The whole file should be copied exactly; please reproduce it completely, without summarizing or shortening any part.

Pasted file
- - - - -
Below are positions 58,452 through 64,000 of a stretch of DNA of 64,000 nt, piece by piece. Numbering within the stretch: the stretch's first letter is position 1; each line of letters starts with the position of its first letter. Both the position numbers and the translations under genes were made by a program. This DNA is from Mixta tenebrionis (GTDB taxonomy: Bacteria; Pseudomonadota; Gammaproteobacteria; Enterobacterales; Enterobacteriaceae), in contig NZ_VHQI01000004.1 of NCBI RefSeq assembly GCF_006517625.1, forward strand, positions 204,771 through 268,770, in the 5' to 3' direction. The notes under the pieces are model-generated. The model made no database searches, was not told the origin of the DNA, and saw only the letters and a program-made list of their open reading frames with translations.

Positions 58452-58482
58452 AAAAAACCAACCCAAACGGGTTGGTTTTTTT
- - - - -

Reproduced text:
Below are positions 58,452 through 64,000 of a stretch of DNA of 64,000 nt, piece by piece. Numbering within the stretch: the stretch's first letter is position 1; each line of letters starts with the position of its first letter. Both the position numbers and the translations under genes were made by a program. This DNA is from Mixta tenebrionis (GTDB taxonomy: Bacteria; Pseudomonadota; Gammaproteobacteria; Enterobacterales; Enterobacteriaceae), in contig NZ_VHQI01000004.1 of NCBI RefSeq assembly GCF_006517625.1, forward strand, positions 204,771 through 268,770, in the 5' to 3' direction. The notes under the pieces are model-generated. The model made no database searches, was not told the origin of the DNA, and saw only the letters and a program-made list of their open reading frames with translations.

Positions 58452-58482
58452 AAAAAACCAACCCAAACGGGTTGGTTTTTTT